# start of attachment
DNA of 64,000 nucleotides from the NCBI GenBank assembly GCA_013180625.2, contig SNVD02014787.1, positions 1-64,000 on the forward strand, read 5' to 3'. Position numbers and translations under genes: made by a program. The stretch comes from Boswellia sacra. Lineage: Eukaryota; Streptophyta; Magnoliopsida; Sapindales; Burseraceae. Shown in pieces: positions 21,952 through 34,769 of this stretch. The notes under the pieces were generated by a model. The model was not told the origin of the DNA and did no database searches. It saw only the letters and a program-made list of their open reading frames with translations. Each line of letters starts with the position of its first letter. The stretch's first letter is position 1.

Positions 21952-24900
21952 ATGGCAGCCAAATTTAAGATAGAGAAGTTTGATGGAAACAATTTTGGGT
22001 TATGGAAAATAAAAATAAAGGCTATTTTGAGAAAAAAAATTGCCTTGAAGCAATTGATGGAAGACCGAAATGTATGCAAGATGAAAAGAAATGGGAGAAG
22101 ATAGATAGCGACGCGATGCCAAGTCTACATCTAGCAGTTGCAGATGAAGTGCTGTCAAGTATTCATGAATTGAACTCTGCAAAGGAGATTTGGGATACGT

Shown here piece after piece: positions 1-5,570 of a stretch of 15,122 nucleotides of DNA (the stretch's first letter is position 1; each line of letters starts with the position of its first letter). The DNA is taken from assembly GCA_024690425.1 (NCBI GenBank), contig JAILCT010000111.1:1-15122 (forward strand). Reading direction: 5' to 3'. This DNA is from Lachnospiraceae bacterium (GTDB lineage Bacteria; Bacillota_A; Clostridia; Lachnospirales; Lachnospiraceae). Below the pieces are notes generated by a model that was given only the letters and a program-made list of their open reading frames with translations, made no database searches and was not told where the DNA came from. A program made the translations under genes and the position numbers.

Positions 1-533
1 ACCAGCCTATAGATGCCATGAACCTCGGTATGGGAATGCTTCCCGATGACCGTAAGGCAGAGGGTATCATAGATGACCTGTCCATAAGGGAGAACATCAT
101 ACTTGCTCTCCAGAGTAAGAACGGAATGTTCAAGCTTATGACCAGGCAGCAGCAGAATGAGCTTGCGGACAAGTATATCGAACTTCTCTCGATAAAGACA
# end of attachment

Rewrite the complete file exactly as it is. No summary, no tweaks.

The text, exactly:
DNA of 64,000 nucleotides from the NCBI GenBank assembly GCA_013180625.2, contig SNVD02014787.1, positions 1-64,000 on the forward strand, read 5' to 3'. Position numbers and translations under genes: made by a program. The stretch comes from Boswellia sacra. Lineage: Eukaryota; Streptophyta; Magnoliopsida; Sapindales; Burseraceae. Shown in pieces: positions 21,952 through 34,769 of this stretch. The notes under the pieces were generated by a model. The model was not told the origin of the DNA and did no database searches. It saw only the letters and a program-made list of their open reading frames with translations. Each line of letters starts with the position of its first letter. The stretch's first letter is position 1.

Positions 21952-24900
21952 ATGGCAGCCAAATTTAAGATAGAGAAGTTTGATGGAAACAATTTTGGGT
22001 TATGGAAAATAAAAATAAAGGCTATTTTGAGAAAAAAAATTGCCTTGAAGCAATTGATGGAAGACCGAAATGTATGCAAGATGAAAAGAAATGGGAGAAG
22101 ATAGATAGCGACGCGATGCCAAGTCTACATCTAGCAGTTGCAGATGAAGTGCTGTCAAGTATTCATGAATTGAACTCTGCAAAGGAGATTTGGGATACGT

Shown here piece after piece: positions 1-5,570 of a stretch of 15,122 nucleotides of DNA (the stretch's first letter is position 1; each line of letters starts with the position of its first letter). The DNA is taken from assembly GCA_024690425.1 (NCBI GenBank), contig JAILCT010000111.1:1-15122 (forward strand). Reading direction: 5' to 3'. This DNA is from Lachnospiraceae bacterium (GTDB lineage Bacteria; Bacillota_A; Clostridia; Lachnospirales; Lachnospiraceae). Below the pieces are notes generated by a model that was given only the letters and a program-made list of their open reading frames with translations, made no database searches and was not told where the DNA came from. A program made the translations under genes and the position numbers.

Positions 1-533
1 ACCAGCCTATAGATGCCATGAACCTCGGTATGGGAATGCTTCCCGATGACCGTAAGGCAGAGGGTATCATAGATGACCTGTCCATAAGGGAGAACATCAT
101 ACTTGCTCTCCAGAGTAAGAACGGAATGTTCAAGCTTATGACCAGGCAGCAGCAGAATGAGCTTGCGGACAAGTATATCGAACTTCTCTCGATAAAGACA